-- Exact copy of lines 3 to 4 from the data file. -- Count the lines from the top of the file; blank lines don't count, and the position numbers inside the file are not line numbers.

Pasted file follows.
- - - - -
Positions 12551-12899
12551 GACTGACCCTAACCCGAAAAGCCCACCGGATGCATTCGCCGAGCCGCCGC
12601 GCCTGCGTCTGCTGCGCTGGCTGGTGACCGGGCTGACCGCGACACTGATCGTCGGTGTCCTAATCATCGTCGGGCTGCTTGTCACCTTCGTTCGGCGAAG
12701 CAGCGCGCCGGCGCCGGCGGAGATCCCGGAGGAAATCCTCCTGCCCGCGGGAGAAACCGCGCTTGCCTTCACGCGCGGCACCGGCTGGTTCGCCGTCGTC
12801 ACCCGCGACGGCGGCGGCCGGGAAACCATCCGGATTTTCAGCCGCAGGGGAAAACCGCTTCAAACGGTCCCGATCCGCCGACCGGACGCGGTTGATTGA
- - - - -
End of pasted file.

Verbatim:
12601 GCCTGCGTCTGCTGCGCTGGCTGGTGACCGGGCTGACCGCGACACTGATCGTCGGTGTCCTAATCATCGTCGGGCTGCTTGTCACCTTCGTTCGGCGAAG
12701 CAGCGCGCCGGCGCCGGCGGAGATCCCGGAGGAAATCCTCCTGCCCGCGGGAGAAACCGCGCTTGCCTTCACGCGCGGCACCGGCTGGTTCGCCGTCGTC